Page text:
The Federal Work-Study Program was established by Congress to help students find employment to meet educational costs while providing work experience related to academic majors and interests. Approximately 2,000 undergraduates participate in the program annually at Northwestern University.
Most students work between six and ten hours per week. Funds are paid directly to students, and are intended to pay for books and other personal expenses. Federal Work-Study funds are not credited toward students' invoices.
Awards & Eligibility
Student eligibility for participation in the Federal Work-Study program is awarded on the basis of need. Students must file a Free Application for Federal Student Aid (FAFSA) as part of the application process for consideration for this assistance.
Awards range from $2,200 to $3,600 for the academic year. It is not a guaranteed salary, but an earnings limit. Students must devise a schedule with their employers based on this limit and their hourly pay to ensure that this limit will not be exceeded before the end of the academic year.
Students can choose to reject their work-study award for the year or for a term. Students who reject work-study may not be eligible to get the award back if they change their mind later.
Students are responsible for finding their own work-study employment. Jobs are available both on and off-campus. A work-study job fair is held at the beginning of each school year, and a current listing of available jobs can be found on the Federal Work-Study Office website.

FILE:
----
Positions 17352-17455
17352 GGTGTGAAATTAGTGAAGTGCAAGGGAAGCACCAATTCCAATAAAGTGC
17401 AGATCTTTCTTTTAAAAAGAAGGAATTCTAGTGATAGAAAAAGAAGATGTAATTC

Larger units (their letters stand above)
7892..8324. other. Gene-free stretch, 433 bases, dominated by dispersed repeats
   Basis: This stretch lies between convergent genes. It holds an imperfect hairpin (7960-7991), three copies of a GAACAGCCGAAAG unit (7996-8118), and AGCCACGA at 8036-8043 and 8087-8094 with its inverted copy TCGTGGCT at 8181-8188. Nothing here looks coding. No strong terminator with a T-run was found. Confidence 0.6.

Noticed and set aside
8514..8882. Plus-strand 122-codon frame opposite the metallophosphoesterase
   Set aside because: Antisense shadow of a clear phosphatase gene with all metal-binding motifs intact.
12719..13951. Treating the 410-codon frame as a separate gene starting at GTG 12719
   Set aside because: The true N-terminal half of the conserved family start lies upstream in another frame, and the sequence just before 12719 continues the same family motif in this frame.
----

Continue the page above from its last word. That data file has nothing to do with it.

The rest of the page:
Students who do not have eligibility to participate in the Federal Work-Study program, but are interested in employment opportunities, will need to pursue non-work-study job opportunities on campus and in the Evanston area. Some options include the employment with the University Library, University Dining Services or the University Phone-a-thon. Students looking for employment outside of the Federal Work-Study program may consider visiting Northwestern Career Advancement's QuadJobs, a central job portal for part-time or one-off jobs in the communities surrounding campus as well as non-work study on-campus jobs.